The rear of Old Town Mall from what was formerly Somerset Homes, along the spine of what could be the McElderry Street extension from Hopkins Hospital.

But the game-changing impetus to finally get Old Town moving forward should be the recent demolition of the Somerset Homes low income projects in the blocks between Central and Caroline Streets. This demolition has made Old Town's eastward proximity to the gigantic Hopkins Hospital campus, the nation's top rated medical institution, almost palpable.

McElderry looking east toward the Hopkins Dome from near Central Avenue. Dunbar Middle School is on the right.

Making the most of Johns Hopkins

Best of all, Old Town is oriented to the most attractive side of the huge Johns Hopkins campus. In the other three directions, Hopkins' periphery is lined mostly with parking garages, blank walls, loading docks and the like. To the south, the renovated Butchers Hill and Washington Hill neighborhoods have succeeded mostly by turning their backs to Hopkins as much as Hopkins has turned its back to them. To the east, periodic attempts to remake the Monument Market and business district have had lackluster results. And most famously to the north, things got so bad that virtually the entire neighborhood was leveled to the ground to be rebuilt as a biotech park.

The key to inextricably linking Old Town with the very best of Hopkins is McElderry Street, which extends westward from the iconic and historic Johns Hopkins Dome building toward Old Town. McElderry Street is oriented to the Hopkins Dome building the same way downtown Annapolis is oriented to the Maryland State House, which hovers over the radiating streets of Annapolis like a grand sentinel. Or for a somewhat exaggerated comparison, think of how the U.S. Capitol looks out over Pennsylvania Avenue or the Philadelphia Museum of Art looks out over the Benjamin Franklin Parkway (but without Rocky Balboa).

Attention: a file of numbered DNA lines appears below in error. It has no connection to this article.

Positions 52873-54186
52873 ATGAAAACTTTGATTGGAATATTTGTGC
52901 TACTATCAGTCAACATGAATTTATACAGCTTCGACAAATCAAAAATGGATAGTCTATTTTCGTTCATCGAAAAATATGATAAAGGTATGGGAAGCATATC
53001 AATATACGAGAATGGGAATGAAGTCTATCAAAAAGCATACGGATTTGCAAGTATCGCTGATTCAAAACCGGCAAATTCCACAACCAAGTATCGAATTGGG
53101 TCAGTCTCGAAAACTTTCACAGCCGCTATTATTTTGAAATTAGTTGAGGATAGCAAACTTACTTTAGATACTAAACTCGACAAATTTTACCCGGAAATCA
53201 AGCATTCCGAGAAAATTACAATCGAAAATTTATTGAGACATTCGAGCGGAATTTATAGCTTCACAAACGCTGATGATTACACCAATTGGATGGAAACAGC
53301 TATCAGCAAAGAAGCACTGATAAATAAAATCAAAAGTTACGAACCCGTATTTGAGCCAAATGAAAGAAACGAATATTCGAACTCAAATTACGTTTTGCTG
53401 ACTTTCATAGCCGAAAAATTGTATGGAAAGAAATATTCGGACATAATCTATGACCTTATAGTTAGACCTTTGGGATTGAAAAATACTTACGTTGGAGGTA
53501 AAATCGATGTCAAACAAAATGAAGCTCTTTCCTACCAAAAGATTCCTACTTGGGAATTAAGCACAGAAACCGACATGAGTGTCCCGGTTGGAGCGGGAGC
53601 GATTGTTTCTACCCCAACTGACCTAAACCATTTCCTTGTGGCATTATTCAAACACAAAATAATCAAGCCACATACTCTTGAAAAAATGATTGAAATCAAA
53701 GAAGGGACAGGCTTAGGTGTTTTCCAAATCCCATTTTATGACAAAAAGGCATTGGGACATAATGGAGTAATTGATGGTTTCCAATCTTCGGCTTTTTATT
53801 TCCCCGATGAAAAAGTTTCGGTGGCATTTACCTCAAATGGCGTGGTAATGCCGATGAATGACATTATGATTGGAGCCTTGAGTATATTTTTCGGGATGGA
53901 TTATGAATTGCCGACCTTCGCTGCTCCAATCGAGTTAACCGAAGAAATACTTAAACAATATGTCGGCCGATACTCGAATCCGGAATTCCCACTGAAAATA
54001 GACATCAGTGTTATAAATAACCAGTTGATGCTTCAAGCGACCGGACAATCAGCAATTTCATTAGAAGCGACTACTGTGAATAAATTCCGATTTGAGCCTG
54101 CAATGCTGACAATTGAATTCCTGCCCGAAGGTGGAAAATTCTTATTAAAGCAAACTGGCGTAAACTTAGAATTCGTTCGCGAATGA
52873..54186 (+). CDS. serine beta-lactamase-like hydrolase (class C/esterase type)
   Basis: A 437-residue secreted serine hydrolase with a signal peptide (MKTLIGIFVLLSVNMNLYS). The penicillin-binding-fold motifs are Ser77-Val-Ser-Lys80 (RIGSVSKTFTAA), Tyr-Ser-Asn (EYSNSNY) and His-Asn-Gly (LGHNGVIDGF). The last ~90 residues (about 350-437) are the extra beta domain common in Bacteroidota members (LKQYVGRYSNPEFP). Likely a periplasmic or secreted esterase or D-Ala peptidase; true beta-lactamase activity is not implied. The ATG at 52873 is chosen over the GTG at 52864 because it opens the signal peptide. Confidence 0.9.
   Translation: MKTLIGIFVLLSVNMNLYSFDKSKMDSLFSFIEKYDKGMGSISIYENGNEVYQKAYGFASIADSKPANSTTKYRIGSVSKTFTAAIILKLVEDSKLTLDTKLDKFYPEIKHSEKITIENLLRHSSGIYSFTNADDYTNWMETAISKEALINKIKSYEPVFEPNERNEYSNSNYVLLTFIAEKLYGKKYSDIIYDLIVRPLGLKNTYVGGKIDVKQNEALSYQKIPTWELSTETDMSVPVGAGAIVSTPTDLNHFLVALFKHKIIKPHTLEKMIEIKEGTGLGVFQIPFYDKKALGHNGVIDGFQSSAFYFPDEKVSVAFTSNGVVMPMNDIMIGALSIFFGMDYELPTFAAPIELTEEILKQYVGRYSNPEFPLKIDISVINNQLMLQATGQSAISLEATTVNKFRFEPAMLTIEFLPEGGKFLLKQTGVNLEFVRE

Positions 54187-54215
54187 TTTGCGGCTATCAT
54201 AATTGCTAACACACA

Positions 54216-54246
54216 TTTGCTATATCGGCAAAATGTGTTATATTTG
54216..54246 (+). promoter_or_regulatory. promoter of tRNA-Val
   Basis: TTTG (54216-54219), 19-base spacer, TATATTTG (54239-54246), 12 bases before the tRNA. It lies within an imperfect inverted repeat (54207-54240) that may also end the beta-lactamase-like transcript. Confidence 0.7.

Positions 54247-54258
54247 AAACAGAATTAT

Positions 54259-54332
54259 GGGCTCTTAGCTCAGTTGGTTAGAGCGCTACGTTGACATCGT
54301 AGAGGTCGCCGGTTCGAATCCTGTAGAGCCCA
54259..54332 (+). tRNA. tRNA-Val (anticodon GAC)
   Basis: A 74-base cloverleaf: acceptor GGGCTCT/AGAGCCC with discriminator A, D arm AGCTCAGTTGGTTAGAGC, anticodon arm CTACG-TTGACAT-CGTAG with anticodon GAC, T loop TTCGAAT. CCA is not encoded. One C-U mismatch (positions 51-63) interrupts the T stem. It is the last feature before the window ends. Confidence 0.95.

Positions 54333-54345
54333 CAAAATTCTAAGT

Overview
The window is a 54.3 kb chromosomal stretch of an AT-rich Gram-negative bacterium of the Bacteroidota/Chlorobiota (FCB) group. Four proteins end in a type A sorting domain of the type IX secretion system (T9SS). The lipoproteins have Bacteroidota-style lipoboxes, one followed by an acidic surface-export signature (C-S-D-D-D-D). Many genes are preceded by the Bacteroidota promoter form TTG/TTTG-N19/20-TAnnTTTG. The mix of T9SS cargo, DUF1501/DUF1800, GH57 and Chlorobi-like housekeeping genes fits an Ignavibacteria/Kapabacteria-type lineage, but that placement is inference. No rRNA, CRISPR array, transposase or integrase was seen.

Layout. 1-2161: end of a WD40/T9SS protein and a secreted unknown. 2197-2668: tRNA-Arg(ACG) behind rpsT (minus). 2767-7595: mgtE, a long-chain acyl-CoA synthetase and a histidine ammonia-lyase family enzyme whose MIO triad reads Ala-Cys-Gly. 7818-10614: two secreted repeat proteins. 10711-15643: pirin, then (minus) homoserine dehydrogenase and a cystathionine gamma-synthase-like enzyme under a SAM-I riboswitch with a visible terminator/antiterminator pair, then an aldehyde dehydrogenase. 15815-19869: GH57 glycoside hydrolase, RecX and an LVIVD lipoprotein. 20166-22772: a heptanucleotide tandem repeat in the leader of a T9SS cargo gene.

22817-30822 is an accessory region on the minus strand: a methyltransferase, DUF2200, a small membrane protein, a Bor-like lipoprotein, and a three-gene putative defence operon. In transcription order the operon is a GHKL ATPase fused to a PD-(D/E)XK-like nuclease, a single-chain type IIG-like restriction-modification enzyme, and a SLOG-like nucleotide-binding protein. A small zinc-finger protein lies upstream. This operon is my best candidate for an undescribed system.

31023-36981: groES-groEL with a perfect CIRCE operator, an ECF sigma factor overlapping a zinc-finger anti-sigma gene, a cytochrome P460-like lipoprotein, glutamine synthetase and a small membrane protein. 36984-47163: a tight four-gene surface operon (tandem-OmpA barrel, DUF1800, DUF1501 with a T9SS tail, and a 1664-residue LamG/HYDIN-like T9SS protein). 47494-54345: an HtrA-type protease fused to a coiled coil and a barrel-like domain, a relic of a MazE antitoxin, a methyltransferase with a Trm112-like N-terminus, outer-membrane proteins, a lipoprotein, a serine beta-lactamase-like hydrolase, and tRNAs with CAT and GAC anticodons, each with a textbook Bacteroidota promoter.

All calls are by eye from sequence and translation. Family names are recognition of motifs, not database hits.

Starting here at the east end of McElderry Street at Broadway, a whole new memorable ceremonial avenue can be built all the way through Old Town to the Jones Falls Expressway, about three-fourths of a mile. At the east end would be the Hopkins Dome Building. To the west would be the Jones Falls and Centre Street through the Mount Vernon neighborhood and downtown.

The Johns Hopkins medical complex needs such a grand formal gateway and downtown linkage, befitting its status as a world class institution and Baltimore's leading employer, even more than Old Town does. Johns Hopkins is as image-conscious as any modern hospital, but even their massive demolition and rebuilding program has not created such a top quality environment.